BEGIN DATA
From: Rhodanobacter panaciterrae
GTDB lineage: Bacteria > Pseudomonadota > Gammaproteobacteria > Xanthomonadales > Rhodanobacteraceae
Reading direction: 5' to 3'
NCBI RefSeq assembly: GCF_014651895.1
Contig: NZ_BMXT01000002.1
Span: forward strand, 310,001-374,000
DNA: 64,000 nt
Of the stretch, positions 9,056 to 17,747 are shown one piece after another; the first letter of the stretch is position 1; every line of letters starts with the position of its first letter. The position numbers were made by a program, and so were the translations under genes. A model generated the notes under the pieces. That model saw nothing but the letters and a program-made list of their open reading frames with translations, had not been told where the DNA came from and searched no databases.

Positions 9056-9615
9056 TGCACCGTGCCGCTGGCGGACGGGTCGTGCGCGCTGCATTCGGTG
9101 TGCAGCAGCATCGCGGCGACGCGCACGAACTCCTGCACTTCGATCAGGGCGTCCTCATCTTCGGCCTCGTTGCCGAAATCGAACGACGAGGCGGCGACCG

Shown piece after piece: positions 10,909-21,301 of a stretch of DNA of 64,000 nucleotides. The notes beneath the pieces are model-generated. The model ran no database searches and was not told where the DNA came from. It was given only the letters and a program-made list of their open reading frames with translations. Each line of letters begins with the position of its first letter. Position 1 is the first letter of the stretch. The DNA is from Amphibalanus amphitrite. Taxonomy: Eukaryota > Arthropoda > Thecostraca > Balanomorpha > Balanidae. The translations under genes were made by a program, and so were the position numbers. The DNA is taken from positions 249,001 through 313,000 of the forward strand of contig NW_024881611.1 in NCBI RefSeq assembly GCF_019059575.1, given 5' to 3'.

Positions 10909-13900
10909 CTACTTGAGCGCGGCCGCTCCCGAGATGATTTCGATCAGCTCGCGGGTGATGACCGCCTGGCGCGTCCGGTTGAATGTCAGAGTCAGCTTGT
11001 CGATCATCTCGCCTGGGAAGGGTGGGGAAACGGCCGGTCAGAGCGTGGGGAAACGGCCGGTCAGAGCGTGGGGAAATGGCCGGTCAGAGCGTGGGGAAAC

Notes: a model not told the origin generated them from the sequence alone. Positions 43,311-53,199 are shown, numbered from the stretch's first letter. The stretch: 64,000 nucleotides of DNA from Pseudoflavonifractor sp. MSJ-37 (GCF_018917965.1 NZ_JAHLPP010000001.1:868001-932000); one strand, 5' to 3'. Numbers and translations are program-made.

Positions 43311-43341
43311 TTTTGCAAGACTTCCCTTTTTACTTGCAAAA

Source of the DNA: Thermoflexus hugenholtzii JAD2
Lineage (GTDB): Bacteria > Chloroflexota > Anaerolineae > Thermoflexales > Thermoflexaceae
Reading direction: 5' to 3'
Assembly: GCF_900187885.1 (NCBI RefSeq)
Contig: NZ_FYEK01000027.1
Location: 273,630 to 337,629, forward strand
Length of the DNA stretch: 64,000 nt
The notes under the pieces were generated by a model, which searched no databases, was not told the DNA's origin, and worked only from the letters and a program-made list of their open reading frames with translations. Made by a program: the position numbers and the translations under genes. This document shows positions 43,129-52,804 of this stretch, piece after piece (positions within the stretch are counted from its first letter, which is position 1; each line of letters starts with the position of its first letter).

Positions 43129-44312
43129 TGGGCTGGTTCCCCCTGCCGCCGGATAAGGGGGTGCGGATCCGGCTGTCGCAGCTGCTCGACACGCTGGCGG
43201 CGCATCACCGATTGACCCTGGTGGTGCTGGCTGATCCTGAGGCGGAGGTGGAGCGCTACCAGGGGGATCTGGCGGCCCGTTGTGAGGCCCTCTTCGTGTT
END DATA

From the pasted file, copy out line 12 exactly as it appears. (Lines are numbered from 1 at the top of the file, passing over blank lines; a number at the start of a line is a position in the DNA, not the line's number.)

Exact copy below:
Shown piece after piece: positions 10,909-21,301 of a stretch of DNA of 64,000 nucleotides. The notes beneath the pieces are model-generated. The model ran no database searches and was not told where the DNA came from. It was given only the letters and a program-made list of their open reading frames with translations. Each line of letters begins with the position of its first letter. Position 1 is the first letter of the stretch. The DNA is from Amphibalanus amphitrite. Taxonomy: Eukaryota > Arthropoda > Thecostraca > Balanomorpha > Balanidae. The translations under genes were made by a program, and so were the position numbers. The DNA is taken from positions 249,001 through 313,000 of the forward strand of contig NW_024881611.1 in NCBI RefSeq assembly GCF_019059575.1, given 5' to 3'.